RCA of the back-up LSP may or not be taken into account

Diversely routed paths are calculated by the CSPF on the head-end (they may be link, node or SRLG diverse)

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MPLS TE Path Protection

MPLS TE Path Protection • Limitation of MPLS TE Path protection • The FIS propagation may

Limitation of MPLS TE Path protection

The FIS propagation may be unacceptable especially for very sensitive traffic,

The number of states in the network is doubled !!

CSPF is likely to be highly inefficient in term of bandwidth usage.

primary diversely routed paths may share backup bandwidth (under the assumption of single network

element failure)

150
150

Shared capacity

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MPLS TE Path Protection

MPLS TE Path Protection • Path protection may be an attractive solution if and only if:

Path protection may be an attractive solution if and only if:

Just a few LSPs require protection

A few hundreds of msecs convergence time is acceptable

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Principles Principles of of MPLS MPLS TE TE Fast Fast Reroute Reroute (local (local protection)

Principles Principles of of

MPLS MPLS TE TE Fast Fast Reroute Reroute

(local (local protection) protection)

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MPLS TE FRR – Local protection

MPLS TE FRR – Local protection MPLS Fast Reroute local repair • Link protection : the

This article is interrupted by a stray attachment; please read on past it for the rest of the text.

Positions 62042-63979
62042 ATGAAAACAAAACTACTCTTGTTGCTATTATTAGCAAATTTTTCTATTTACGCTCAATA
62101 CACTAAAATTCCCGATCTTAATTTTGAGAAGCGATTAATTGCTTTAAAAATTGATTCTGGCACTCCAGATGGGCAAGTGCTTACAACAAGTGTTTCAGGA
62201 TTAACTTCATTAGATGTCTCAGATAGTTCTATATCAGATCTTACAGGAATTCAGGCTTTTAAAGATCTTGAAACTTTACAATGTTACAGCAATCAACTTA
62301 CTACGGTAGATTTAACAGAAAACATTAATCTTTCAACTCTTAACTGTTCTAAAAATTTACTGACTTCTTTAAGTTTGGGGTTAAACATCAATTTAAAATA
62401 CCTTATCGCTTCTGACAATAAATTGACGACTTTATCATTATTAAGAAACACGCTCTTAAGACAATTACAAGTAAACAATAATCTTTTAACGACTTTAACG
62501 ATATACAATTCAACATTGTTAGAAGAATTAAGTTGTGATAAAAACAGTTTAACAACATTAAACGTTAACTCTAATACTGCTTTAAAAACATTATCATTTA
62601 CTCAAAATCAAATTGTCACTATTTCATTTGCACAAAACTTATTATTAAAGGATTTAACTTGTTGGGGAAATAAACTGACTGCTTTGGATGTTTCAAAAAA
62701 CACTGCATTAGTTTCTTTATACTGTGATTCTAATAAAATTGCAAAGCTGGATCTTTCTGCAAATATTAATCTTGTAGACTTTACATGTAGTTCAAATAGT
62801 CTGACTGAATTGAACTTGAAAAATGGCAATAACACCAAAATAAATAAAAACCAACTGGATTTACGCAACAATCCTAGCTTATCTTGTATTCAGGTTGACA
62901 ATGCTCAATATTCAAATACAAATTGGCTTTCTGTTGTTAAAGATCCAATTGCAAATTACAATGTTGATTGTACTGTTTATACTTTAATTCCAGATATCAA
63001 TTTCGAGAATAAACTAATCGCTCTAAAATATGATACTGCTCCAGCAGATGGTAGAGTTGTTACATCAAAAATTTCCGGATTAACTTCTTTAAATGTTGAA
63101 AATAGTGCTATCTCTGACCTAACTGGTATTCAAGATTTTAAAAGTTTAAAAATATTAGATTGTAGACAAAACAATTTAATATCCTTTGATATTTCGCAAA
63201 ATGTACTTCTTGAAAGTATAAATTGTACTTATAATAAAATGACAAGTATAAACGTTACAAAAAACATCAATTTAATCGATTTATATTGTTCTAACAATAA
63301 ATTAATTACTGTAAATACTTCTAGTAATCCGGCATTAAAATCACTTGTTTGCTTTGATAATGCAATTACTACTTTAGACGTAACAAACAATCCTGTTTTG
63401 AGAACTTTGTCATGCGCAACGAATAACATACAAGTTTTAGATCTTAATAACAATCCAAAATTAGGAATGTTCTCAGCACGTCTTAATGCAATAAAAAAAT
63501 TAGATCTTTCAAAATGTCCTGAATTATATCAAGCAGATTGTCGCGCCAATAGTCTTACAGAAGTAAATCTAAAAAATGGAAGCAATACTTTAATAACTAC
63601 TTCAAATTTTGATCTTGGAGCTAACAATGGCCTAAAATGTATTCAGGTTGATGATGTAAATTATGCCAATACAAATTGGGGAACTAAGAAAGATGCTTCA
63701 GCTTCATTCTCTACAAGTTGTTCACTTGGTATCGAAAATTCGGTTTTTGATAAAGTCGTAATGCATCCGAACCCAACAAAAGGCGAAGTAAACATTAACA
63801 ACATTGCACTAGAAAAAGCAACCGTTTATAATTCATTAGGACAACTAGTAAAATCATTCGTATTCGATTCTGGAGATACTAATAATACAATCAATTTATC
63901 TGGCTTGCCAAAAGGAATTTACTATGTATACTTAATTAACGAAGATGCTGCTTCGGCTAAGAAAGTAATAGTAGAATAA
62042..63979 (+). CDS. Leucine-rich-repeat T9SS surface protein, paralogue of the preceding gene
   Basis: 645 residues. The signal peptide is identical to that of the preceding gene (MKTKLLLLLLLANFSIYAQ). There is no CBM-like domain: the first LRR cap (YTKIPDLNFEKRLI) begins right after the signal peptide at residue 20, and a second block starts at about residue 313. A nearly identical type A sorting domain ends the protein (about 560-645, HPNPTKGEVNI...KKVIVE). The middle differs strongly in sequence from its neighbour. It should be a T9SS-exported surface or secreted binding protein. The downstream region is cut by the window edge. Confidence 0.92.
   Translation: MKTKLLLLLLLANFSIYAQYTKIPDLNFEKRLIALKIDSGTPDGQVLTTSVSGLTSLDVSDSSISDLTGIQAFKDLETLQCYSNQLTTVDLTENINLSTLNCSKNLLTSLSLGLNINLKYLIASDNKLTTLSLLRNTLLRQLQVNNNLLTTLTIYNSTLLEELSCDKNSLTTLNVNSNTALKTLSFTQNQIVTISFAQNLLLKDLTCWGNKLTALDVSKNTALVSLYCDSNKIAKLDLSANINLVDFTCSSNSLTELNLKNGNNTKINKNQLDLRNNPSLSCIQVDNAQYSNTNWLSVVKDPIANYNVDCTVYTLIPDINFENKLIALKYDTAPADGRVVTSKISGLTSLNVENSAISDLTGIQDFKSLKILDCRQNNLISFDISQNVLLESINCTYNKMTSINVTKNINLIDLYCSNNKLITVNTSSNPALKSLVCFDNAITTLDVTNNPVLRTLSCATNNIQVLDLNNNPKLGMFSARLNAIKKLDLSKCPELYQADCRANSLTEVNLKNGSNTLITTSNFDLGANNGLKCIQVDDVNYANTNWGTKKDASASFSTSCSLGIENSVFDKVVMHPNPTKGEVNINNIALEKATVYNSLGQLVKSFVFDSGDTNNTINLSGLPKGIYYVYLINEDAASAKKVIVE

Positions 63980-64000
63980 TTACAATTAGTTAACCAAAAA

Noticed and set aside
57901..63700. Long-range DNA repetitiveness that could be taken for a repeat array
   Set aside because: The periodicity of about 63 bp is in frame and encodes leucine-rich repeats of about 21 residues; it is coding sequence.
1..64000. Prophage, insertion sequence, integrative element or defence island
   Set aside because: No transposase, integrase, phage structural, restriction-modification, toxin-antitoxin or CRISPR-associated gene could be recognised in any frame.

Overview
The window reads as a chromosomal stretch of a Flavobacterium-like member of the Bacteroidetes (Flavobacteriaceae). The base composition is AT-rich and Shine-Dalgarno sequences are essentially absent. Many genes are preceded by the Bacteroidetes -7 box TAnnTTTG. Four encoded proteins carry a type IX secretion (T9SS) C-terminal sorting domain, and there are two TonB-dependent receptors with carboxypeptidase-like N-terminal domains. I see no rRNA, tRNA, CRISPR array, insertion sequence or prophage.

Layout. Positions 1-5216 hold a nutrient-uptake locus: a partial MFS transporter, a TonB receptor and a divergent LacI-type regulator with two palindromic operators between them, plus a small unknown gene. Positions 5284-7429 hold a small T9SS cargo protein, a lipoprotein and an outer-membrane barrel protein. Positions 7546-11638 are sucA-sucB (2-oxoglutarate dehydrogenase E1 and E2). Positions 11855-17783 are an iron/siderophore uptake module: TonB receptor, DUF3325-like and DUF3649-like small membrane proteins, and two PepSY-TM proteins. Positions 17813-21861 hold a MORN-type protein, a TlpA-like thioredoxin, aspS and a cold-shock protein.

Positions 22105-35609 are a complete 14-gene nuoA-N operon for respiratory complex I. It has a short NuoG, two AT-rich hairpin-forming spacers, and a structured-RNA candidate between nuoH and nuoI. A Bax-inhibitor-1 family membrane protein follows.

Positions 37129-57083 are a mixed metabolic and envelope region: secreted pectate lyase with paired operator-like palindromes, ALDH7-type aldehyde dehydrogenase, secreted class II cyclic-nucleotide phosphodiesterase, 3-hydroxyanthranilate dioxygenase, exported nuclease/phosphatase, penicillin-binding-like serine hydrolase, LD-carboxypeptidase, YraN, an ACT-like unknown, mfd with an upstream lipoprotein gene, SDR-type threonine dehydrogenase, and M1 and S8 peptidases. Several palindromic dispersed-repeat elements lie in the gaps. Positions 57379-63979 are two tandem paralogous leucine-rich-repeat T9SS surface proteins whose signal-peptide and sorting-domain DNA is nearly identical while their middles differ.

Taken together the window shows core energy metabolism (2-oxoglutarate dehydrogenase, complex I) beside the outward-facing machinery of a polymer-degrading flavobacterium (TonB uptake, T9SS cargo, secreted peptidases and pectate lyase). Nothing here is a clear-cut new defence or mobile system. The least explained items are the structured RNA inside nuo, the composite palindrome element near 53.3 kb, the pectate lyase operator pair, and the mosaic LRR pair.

MPLS Fast Reroute local repair

Link protection: the backup tunnel tail- head (MP) is one hop away from the PLR

12.0(10)ST R3 R4 R5 R1 R2
12.0(10)ST
R3
R4
R5
R1
R2
R3 R4 R5 R1 R2 R6 R7 R8
R3
R4
R5
R1
R2
R6
R7
R8

Node protection + Enhancements : the backup tunnel tail-end (MP) is two hops away from the PLR. Enhancements: the Node protection + Enhancements backup tunnel tail-end (MP) is two hops away from the PLR. backup tunnel tail-end (MP) is two hops away from the PLR.

R9

MPLS Deployment Forum – March ‘02

12.0(22)S

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MPLS TE FRR – Local protection

MPLS TE FRR – Local protection • MPLS Fast Reroute link and node protection is: •

MPLS Fast Reroute link and node protection is:

LOCAL (compared to IGP or Path protection which

are global protection/restoration mechanisms) which

allows to achieve the 50msecs convergence time

Uses Protection (to provide fast rerouting)

Non Revertive but the previous path may be reused if more optimal (via reoptimization)

Reoptimization with Make before break to find a more optimal path

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MPLS TE FRR – Local protection

MPLS TE FRR – Local protection • A key principle of Local repair is to guaranty

A key principle of Local repair is to guaranty a very fast traffic recovery with or without QOS guaranty (bandwidth guaranty) during a transient phase while other mechanisms (reoptimization) are used over a longer time scale.

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MPLS TE FRR Local repair

MPLS TE FRR Local repair • Controlled by the PLR • local repair is configured on